Ben Zaidi Shares “Jerusalem” & “Only Forever” Tackling Identity & Climate Change; Debut Album Out 6/3
April 15, 2022 BY Claire Julian
Today, emerging artist and poet Ben Zaidi unveils two new tracks from his forthcoming debut album. Listen/share “Jerusalem” and “Only Forever,” and pre-order Acre of Salt HERE, set for release June 3 on Nettwerk. Tune into his Fender Presents exclusive performance of “Only Forever” at Sound City Studios on April 20 HERE.
WATCH + SHARE “JERUSALEM”
Acre of Salt was produced by Tony Berg (Phoebe Bridgers, Peter Gabriel, Beck) and recorded at Los Angeles’ Sound City Studios along with backing band members Ethan Gruska, Sebastian Steinberg (Fiona Apple,) saxophonist Sam Gendel and Kane Ritchotte (Portugal. The Man.)
Of new song “Jerusalem,” Zaidi explains, “It is a strange fate being of mixed heritage in the whitewash of America. Often it feels like the many cultures of my ancestors have been diluted, and I have been left with no heritage rather than many… I am starting, however, to see this disorientation as an identity of its own.”
Zaidi continues, “Manzur Zaidi was my grandfather I never met. He and his family were Pakistani, and lived through the partition of India… I use their Arabic family name and my Hebrew first name to try to combine the two lineages that most describe my parents. It was only later that I discovered ‘Ben’ means ‘son.’ and that ‘Zaidi’ is also a Yiddish word, for ‘grandfather.’”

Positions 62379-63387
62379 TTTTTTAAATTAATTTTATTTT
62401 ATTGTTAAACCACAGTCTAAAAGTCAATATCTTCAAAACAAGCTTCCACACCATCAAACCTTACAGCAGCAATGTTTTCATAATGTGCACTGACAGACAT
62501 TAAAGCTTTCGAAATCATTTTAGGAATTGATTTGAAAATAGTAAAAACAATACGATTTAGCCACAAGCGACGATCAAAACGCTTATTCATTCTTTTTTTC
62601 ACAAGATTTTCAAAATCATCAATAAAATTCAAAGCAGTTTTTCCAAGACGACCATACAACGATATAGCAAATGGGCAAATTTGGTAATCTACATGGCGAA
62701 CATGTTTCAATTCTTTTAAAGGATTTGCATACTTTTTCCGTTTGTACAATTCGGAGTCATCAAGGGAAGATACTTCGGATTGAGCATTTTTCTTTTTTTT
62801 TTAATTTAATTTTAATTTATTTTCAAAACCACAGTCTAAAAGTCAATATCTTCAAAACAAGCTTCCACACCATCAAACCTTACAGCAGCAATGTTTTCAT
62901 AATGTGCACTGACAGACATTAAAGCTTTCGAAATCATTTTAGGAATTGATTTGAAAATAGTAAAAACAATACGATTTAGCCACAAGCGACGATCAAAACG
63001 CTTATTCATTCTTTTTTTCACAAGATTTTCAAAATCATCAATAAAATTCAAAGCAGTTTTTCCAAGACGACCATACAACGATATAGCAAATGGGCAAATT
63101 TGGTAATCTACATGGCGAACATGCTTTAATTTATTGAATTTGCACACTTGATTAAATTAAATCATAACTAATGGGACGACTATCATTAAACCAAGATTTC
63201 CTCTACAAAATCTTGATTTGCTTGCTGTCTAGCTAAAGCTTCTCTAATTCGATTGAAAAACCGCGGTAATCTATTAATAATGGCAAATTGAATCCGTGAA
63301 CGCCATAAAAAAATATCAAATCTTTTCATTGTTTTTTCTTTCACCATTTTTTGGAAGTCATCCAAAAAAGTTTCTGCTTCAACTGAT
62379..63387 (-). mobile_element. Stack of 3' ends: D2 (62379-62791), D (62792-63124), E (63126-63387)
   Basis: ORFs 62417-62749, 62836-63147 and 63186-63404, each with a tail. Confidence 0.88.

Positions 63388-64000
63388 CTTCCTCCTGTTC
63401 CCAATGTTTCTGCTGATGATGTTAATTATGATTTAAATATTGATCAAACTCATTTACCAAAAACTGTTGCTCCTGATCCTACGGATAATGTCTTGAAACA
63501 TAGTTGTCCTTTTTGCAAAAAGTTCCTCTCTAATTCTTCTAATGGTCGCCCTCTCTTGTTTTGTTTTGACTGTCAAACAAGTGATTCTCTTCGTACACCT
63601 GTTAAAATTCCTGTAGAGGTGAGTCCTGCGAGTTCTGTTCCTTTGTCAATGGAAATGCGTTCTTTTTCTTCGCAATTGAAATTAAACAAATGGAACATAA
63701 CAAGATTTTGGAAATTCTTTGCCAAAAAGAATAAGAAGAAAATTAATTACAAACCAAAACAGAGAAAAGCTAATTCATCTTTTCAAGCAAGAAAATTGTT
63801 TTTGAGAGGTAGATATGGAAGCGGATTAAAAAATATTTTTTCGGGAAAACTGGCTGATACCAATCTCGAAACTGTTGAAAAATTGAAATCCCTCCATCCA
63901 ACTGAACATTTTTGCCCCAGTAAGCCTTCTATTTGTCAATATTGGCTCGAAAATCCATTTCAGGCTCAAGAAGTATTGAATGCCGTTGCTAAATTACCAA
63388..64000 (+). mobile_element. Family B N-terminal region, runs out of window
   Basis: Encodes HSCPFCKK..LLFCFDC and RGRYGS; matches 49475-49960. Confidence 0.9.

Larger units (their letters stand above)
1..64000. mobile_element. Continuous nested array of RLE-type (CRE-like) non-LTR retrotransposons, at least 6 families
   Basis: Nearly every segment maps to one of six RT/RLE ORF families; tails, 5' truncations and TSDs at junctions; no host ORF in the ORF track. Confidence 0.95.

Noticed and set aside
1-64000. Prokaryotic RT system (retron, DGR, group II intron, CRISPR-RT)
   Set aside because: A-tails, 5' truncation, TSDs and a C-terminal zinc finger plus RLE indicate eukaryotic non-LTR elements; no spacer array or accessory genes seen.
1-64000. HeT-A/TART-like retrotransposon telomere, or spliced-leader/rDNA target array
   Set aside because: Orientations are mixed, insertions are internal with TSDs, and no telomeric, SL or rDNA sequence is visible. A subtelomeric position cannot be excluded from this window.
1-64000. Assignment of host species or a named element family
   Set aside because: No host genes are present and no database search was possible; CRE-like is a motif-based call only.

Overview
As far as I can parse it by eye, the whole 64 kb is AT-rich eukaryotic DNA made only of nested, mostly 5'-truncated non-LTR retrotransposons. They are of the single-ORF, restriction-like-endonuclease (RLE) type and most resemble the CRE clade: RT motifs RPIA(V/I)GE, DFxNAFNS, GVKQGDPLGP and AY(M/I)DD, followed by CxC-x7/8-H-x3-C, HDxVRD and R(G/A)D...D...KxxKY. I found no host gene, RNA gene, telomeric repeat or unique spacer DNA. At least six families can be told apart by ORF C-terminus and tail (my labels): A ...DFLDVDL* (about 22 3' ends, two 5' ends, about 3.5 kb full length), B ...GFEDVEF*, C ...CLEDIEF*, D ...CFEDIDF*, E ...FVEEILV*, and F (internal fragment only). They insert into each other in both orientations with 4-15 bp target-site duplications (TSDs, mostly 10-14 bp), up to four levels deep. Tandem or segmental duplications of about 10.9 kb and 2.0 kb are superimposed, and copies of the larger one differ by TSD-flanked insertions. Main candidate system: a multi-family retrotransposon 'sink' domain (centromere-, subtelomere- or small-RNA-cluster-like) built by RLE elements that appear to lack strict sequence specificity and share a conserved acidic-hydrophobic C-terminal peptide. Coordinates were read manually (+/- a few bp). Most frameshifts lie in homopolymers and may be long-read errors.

WATCH + SHARE “ONLY FOREVER”
On Earth Day, Zaidi will be holding a “filibuster for the climate,” in which he will perform “Only Forever” for several hours outside the Eastern King County PSE headquarters in his hometown of Seattle. The performance will be to protest the building of more fossil fuel infrastructures despite the current climate crisis.
Born and raised in Seattle, Zaidi is a Harvard-educated poet whose debut album explores a variety of themes: death, racial identity, quarter-life changes, and the loss of innocence that comes with a rapidly decaying planet. Growing up with a lot of Northwest music influences, ultimately lyric-heavy albums such as Bob Dylan’s The Times They Are A-Changin’ and The Freewheelin Bob Dylan, as well as Joni Mitchell’s Blue, were in heavy rotation while writing his new album.
Much of the record was influenced by a long drive down I-95 from Brooklyn to Florida to visit a friend who had been diagnosed with Stage IV non-Hodgkin’s lymphoma and going through chemo. “And that obviously was the first smack in the face of, ‘Oh, we’re not invincible anymore’ It’s not like, ‘Oh our whole life is ahead of us stretching out in front of us,’ but instead there is a certain frailty that this is all precariously balanced on. And I think the album’s grappling with that.”